sudo iptables -A

It will alert iptables that you are adding new rules to a chain. Then, you can combine the command with other options, such as:

  • -i (interface) — the network interface whose traffic you want to filter, such as eth0, lo, ppp0, etc.
  • -p (protocol) — the network protocol where your filtering process takes place. It can be either tcp, udp, udplite, icmp, sctp, icmpv6, and so on. Alternatively, you can type all to choose every protocol.
  • -s (source) — the address from which traffic comes from. You can add a hostname or IP address.
  • –dport (destination port) — the destination port number of a protocol, such as 22 (SSH), 443 (https), etc.
  • -j (target) — the target name (ACCEPT, DROP, RETURN). You need to insert this every time you make a new rule.

If you want to use all of them, you must write the command in this order:

sudo iptables -A <chain> -i <interface> -p <protocol (tcp/udp) > -s <source> --dport <port no.>  -j <target>

Once you understand the basic syntax, you can start configuring the firewall to give more security to your server. For this iptables tutorial, we are going to use the INPUT chain as an example.

Enabling Traffic on Localhost

To allow traffic on localhost, type this command:

sudo iptables -A INPUT -i lo -j ACCEPT

For this iptables tutorial, we use lo or loopback interface. It is utilized for all communications on the localhost. The command above will make sure that the connections between a database and a web application on the same machine are working properly.

Enabling Connections on HTTP, SSH, and SSL Port

Next, we want http (port 80), https (port 443), and ssh (port 22) connections to work as usual. To do this, we need to specify the protocol (-p) and the corresponding port (–dport). You can execute these commands one by one:

sudo iptables -A INPUT -p tcp --dport 22 -j ACCEPT
sudo iptables -A INPUT -p tcp --dport 80 -j ACCEPT
sudo iptables -A INPUT -p tcp --dport 443 -j ACCEPT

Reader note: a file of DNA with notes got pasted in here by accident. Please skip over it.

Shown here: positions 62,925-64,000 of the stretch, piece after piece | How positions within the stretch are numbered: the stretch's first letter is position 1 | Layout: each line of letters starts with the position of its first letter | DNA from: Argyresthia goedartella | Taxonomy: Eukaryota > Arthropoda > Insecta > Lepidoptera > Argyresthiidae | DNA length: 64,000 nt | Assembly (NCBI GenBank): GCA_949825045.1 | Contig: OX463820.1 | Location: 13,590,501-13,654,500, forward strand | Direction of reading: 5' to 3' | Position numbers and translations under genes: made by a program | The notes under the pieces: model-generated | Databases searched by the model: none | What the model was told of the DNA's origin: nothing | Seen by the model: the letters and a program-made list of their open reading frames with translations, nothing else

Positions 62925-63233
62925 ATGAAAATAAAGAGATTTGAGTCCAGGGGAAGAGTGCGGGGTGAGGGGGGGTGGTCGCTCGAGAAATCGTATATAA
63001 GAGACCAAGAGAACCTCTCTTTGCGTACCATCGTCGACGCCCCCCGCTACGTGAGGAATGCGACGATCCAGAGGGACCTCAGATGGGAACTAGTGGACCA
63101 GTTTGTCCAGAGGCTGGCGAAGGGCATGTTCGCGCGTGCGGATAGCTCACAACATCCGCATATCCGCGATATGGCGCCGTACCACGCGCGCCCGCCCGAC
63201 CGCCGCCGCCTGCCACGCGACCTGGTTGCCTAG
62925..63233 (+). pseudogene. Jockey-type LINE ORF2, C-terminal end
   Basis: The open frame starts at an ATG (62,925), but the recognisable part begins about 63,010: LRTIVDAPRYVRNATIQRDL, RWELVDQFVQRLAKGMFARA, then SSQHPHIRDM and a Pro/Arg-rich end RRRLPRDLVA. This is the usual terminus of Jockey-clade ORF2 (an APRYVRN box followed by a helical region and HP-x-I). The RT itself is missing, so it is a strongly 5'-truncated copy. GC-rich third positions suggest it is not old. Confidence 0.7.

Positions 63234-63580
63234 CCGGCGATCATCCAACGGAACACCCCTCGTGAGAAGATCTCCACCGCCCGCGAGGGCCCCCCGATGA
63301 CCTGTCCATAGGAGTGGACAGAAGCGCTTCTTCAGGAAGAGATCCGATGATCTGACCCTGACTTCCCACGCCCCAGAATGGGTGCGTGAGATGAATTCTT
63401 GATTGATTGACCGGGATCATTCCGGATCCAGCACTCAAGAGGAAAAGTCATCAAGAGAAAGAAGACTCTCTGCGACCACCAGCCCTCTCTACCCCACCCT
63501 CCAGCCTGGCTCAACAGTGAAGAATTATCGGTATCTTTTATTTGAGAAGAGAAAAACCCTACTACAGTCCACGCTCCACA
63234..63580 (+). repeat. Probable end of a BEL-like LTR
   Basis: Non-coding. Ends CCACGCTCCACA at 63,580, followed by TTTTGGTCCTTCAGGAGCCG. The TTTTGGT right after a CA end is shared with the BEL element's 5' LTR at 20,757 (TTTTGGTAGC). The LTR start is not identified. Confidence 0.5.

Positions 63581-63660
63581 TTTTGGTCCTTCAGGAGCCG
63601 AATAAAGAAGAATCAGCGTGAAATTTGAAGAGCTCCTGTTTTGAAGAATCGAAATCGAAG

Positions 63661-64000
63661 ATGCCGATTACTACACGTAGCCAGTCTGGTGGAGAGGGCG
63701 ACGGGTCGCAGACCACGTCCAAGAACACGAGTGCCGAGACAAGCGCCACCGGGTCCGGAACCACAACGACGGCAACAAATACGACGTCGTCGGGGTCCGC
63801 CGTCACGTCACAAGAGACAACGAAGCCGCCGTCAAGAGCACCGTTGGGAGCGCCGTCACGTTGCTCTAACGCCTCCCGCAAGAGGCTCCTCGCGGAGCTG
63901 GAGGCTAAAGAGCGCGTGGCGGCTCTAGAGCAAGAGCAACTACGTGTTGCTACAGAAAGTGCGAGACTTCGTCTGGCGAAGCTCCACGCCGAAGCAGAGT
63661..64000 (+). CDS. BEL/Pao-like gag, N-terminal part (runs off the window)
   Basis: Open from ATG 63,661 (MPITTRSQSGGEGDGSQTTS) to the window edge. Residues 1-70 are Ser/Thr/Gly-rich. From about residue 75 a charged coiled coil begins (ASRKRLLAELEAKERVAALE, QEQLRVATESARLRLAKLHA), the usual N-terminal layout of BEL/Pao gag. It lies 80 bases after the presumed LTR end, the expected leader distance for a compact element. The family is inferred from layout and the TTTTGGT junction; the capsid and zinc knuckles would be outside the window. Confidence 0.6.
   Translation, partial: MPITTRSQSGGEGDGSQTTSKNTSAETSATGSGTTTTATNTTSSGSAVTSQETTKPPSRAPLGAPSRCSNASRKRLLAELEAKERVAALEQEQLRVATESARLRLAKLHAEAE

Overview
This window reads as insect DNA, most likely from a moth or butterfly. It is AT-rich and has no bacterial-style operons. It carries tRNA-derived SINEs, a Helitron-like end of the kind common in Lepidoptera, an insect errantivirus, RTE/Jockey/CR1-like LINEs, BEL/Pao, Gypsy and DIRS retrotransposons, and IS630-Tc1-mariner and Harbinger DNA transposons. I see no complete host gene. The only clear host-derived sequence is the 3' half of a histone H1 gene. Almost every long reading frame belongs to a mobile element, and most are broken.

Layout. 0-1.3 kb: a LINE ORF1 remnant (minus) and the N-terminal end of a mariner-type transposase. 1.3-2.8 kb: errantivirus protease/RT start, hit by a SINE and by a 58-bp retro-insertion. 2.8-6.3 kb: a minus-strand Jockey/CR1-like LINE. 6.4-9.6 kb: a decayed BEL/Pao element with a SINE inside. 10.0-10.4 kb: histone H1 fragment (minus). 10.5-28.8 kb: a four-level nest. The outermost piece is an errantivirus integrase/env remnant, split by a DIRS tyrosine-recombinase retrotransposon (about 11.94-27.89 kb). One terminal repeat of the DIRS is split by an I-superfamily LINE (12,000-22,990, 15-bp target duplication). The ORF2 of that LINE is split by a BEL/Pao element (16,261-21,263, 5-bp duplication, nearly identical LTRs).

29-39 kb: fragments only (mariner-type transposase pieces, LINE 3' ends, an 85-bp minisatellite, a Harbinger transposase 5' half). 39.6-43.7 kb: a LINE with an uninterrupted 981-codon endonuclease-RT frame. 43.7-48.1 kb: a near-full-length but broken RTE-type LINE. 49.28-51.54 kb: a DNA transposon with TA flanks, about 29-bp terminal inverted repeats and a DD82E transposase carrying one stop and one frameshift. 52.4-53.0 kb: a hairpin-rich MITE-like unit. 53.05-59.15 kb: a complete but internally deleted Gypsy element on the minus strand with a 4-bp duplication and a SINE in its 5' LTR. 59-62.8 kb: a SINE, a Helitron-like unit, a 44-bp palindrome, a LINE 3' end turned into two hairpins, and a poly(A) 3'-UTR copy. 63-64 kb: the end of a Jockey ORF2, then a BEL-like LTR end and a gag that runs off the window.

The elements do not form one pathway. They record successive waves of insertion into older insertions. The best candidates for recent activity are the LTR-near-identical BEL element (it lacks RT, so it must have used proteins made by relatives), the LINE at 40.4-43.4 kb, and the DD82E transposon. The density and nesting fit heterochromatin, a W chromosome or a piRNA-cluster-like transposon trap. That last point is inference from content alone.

It’s time to check if the rules have been appended in iptables:

sudo iptables -L -v

It should return with the results below which means all TCP protocol connections from the specified ports will be accepted:

The accepted destination port in iptables which consist of http, https, and ssh

Filtering Packets Based on Source

Iptables allows you to filter packets based on an IP address or a range of IP addresses. You need to specify it after the -s option. For example, to accept packets from, the command would be:

sudo iptables -A INPUT -s -j ACCEPT

You can also reject packets from a specific IP address by replacing the ACCEPT target with DROP.

sudo iptables -A INPUT -s -j DROP

If you want to drop packets from a range of IP addresses, you have to use the -m option and iprange module. Then, specify the IP address range with –src-range. Remember, a hyphen should separate the range of ip addresses without space, like this:

sudo iptables -A INPUT -m iprange --src-range -j DROP

Filtering packets based on their sources is crucial if you are using an intrusion detection and prevention system (IDS/IPS) like Suricata. This tool monitors your VPS network and notifies you about malicious traffic.

IDS/IPS shows the malicious packets’ origins, which you can add to the iptables blocklist. Check out our article to learn more about how to set up Suricata on Ubuntu